Disney’s River Country Water Park
On the shore of Bay Lake, Walt Disney World Florida
River Country, Disney World’s first water park, was opened on June 20, 1976. On Thursday, August 28, 1980 a sad story of a young boy’s death was reported in newspapers. A rare but deadly disease caused by an amoeba found in Florida’s fresh-water lakes took an 11 year old boy’s life after he spent his vacation at River Country. At this time, this boy was the fourth victim of this disease in Florida, but the only one linked to River Country. The disease attacks the nervous system and the brain. Officials reported in the article that Disney World was not to blame due to the fact that the amoeba can bread in any freshwater lake during hot weather. Photos and maps of River Country showed that the park had two bodies of water. The smaller one was chlorinated swimming pool water, and the larger half seemed to be a natural cove, connected to Bay Lake, Disney’s largest natural lake on property. There was never another disease related death in River Country due to Disney doing everything they possibly could to not have a repeat of the tragedy.
In the 1990’s, Disney banned all swimming in its lakes. The park closed at the end of the season, as it usually did, in 2001. When the time came in 2002 to reopen, it didn’t. It is said that the reasoning behind Disney’s decision to not reopen was due to a new Florida law prohibiting the use of natural water bodies and requiring chlorination in all water parks. River Country never reopened.
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Danvers State Hospital
Danvers State Hospital has been abandoned since 1992. During the 1920’s-30’s the hospital used controversial treatments such as shock therapy, various drugs, and frontal lobotomies. It may have even been the birthplace of the frontal lobotomy.
In 2006, some structures were demolished and apartment buildings were built in its place; in April 2007, the buildings and several construction trailers went up in flames. Any efforts at renovation since then have been avoided.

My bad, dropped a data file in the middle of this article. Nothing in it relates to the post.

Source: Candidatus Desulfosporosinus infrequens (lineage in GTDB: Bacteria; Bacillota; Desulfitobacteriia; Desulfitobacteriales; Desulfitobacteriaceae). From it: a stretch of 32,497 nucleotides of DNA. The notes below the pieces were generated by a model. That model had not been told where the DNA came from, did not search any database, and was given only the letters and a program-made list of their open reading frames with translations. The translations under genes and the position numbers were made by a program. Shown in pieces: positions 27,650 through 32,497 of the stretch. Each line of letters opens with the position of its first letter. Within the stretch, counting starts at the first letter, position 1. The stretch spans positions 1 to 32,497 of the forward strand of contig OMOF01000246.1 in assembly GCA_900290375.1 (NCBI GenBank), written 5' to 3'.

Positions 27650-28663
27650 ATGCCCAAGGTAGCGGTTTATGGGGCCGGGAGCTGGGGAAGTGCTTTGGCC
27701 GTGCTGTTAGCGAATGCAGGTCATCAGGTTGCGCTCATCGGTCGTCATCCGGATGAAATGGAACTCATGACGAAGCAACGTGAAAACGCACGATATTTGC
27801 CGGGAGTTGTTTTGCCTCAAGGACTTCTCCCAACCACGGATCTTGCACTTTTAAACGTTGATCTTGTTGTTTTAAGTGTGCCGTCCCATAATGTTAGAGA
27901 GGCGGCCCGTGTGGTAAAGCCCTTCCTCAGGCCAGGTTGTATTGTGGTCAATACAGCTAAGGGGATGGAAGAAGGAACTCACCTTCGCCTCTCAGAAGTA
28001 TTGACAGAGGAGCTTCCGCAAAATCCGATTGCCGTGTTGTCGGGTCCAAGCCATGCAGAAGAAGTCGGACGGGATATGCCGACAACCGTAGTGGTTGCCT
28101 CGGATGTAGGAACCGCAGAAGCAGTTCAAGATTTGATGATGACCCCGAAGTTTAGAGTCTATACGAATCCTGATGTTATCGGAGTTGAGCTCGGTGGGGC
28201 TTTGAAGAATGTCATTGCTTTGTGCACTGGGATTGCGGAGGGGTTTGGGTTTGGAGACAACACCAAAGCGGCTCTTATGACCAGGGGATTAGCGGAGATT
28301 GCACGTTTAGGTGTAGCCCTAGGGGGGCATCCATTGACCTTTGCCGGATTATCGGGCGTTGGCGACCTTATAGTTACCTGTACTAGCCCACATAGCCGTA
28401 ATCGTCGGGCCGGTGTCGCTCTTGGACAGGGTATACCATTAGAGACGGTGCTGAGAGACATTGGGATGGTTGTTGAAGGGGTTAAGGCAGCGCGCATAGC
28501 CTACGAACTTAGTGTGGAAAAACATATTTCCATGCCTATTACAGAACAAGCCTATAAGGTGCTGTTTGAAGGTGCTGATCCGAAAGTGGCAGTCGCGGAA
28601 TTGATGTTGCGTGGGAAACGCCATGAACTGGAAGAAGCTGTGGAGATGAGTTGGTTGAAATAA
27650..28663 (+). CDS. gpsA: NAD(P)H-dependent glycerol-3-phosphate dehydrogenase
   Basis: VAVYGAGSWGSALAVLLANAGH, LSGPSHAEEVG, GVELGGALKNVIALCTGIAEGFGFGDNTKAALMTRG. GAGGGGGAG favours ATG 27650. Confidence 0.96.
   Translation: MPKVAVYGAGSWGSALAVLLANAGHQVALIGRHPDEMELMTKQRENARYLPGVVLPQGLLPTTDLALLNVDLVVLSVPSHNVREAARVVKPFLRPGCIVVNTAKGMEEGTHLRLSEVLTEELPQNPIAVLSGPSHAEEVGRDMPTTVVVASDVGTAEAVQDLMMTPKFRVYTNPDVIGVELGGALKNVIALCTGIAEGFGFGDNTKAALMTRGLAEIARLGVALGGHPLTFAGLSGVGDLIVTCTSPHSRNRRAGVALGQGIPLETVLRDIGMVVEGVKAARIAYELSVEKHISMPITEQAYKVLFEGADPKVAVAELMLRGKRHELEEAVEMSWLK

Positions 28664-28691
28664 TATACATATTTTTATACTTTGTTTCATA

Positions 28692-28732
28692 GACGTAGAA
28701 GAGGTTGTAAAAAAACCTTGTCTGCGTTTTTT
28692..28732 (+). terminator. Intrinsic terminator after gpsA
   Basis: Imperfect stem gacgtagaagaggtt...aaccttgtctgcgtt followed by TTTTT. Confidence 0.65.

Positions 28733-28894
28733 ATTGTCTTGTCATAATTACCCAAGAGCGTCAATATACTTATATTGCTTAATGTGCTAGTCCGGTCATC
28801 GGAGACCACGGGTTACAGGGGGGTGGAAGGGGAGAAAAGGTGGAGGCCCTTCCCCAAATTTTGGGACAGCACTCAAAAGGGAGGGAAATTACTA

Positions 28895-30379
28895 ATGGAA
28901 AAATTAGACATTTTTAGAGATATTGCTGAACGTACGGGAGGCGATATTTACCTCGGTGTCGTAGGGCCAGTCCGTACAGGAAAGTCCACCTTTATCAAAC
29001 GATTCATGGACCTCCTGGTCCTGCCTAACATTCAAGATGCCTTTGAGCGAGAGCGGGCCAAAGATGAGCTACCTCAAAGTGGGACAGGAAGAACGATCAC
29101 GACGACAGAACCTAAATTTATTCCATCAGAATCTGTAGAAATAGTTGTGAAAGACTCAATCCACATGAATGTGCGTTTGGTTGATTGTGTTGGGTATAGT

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Okpo City, South Korea
The park was shut down in 1999 due to many mysterious fatal accidents in the park. The last fatal accident that occurred before the park was shut down was when a young girl tragically fell to her death on one of the rides in the park. Immediately following the accident, the owner of the park disappeared and was never heard from again. Even though the park is extremely creepy and has an unsettling back-story, it doesn’t stop adventurers from exploring and venturing through the park.
Chernobyl Amusement Park
It is commonly believed that this amusement park closed the same day it opened on April 27 1986, due to Chernobyl’s catastrophic nuclear disaster. The entire city with a population of about 50,000 people had minutes to evacuate and had no choice but to leave all their belongings behind. Radiation levels in the amusement park area are still remarkably high but that doesn’t stop adventurers from exploring the abandoned amusement park.
Pennhurst State School was a hospital that treated patients of varying ages (but mostly children) with mental and physical disorders. The hospital was closed in 1987 after investigations discovered mistreatment of it’s patients. It has recently been reopened in 2010 by the owner of the Haunted Attraction - Bate’s Motel. The owner has remade parts of the Pennhurst State School into “Pennhurst Asylum: Haunted Walk Through Attraction”
Six Flags in New Orleans abandoned after Hurricane Katrina
Me in the middle of the woods